102 Avenue and 130 Street, Edmonton
Designed by: Alberta Public Works
Original Owner: Government of Alberta
The Royal Alberta Museum opened to the public on December 6, 1967 under its original name, The Provincial Museum of Alberta. This achievement was the result of a funding partnership between the federal government’s Confederation Memorial Centennial Program and the Government of Alberta. In 1962, Raymond O. Harrison was hired and given $5M and 3 years to find a site, hire staff, build collections, construct a museum and prepare exhibits to fill 4,000 square metres of exhibition space.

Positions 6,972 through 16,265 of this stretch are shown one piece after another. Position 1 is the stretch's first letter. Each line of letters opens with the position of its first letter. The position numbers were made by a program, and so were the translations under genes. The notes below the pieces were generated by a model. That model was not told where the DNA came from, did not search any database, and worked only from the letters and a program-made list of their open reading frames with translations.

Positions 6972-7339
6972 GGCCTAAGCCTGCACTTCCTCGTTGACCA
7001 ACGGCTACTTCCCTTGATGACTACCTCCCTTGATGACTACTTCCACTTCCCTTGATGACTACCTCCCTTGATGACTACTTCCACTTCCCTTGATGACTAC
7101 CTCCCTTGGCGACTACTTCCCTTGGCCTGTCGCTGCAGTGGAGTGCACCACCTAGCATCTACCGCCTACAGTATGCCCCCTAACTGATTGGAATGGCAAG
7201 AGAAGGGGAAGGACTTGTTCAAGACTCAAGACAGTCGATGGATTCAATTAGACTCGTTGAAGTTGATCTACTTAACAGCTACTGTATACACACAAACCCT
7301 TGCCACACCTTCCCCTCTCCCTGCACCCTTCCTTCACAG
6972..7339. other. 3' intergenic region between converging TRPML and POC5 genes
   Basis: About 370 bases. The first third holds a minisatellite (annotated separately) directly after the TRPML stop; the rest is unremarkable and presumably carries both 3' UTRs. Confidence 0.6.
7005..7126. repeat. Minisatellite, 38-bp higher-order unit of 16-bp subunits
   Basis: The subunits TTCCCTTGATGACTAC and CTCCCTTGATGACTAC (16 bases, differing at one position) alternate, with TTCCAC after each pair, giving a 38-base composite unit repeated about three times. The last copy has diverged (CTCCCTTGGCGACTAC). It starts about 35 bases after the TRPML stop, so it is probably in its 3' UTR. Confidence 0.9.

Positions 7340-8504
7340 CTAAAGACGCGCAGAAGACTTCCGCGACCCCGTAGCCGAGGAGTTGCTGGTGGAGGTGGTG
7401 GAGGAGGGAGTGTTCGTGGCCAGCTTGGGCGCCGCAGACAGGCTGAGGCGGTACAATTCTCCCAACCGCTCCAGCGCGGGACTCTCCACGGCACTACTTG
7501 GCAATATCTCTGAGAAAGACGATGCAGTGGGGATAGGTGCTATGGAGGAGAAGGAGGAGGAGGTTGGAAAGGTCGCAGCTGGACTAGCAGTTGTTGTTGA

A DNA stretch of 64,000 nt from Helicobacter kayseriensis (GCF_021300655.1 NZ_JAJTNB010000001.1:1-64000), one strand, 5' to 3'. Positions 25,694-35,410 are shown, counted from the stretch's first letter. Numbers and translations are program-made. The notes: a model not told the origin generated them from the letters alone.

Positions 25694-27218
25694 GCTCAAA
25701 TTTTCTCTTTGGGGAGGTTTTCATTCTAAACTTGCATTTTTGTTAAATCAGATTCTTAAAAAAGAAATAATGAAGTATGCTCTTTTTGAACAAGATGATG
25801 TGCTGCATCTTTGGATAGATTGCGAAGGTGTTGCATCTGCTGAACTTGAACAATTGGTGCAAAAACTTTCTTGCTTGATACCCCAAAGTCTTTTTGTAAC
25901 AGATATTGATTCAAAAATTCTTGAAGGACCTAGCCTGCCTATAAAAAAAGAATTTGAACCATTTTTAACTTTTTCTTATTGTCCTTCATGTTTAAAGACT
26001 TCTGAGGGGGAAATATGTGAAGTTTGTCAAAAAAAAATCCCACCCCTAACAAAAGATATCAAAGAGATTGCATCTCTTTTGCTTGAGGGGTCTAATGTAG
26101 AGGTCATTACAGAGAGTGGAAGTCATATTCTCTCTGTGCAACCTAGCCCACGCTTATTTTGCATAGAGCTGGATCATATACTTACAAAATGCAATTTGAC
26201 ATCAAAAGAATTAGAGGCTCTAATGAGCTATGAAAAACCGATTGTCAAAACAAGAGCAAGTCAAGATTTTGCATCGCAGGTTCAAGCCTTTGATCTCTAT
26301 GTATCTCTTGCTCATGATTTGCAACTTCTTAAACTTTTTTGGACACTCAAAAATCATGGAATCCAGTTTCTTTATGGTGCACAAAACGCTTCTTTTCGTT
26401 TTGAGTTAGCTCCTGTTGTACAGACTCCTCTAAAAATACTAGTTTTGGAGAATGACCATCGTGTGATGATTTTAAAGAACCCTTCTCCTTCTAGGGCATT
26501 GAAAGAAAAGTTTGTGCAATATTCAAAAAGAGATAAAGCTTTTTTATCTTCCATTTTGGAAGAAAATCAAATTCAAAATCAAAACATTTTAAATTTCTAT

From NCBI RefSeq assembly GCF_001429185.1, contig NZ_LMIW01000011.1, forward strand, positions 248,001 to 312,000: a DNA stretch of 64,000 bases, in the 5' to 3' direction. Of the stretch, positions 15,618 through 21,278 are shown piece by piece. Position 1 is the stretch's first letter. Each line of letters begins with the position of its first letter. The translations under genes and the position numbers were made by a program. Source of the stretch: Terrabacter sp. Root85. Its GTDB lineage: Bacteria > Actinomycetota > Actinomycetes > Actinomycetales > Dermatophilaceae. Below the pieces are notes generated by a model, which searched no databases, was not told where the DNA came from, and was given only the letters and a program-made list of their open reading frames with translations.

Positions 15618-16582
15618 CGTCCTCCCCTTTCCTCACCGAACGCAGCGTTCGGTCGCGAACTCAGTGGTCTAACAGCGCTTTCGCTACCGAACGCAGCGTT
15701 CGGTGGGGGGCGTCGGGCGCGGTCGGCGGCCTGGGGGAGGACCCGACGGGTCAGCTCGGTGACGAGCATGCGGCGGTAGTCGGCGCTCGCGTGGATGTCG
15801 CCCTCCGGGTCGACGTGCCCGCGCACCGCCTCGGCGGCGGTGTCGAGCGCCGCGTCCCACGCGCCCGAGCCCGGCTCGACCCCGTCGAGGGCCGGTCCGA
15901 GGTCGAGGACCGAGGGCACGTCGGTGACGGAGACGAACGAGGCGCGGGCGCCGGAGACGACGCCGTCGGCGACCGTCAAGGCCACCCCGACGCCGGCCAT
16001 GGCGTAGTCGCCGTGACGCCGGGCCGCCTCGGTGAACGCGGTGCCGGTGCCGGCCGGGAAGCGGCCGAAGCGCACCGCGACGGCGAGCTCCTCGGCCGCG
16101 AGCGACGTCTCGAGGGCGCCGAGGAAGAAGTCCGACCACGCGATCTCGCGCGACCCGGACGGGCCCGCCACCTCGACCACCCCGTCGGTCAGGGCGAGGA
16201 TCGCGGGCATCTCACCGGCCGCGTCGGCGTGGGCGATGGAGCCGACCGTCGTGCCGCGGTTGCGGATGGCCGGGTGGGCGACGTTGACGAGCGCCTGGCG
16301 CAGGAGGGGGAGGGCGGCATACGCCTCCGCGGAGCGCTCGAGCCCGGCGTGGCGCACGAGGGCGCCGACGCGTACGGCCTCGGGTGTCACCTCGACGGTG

The Museum building combines traditional materials with the pervading architectural language of the day — Brutalism. The building is faced in several different cuts of Tyndall stone, incorporating the native petroglyph designs of the stone which is quarried in southern Manitoba. The building is articulated as a ‘jewel box’ or a grand fortress designed to protect its valuable contents. It acts as a filtering envelope – controlling people, light and climate – in order to care for its environmentally sensitive holdings. This approach is similar to Don Bittorf and Jim Wensley’s Edmonton Art Gallery, which also manipulates the entry of natural daylight into the gallery setting.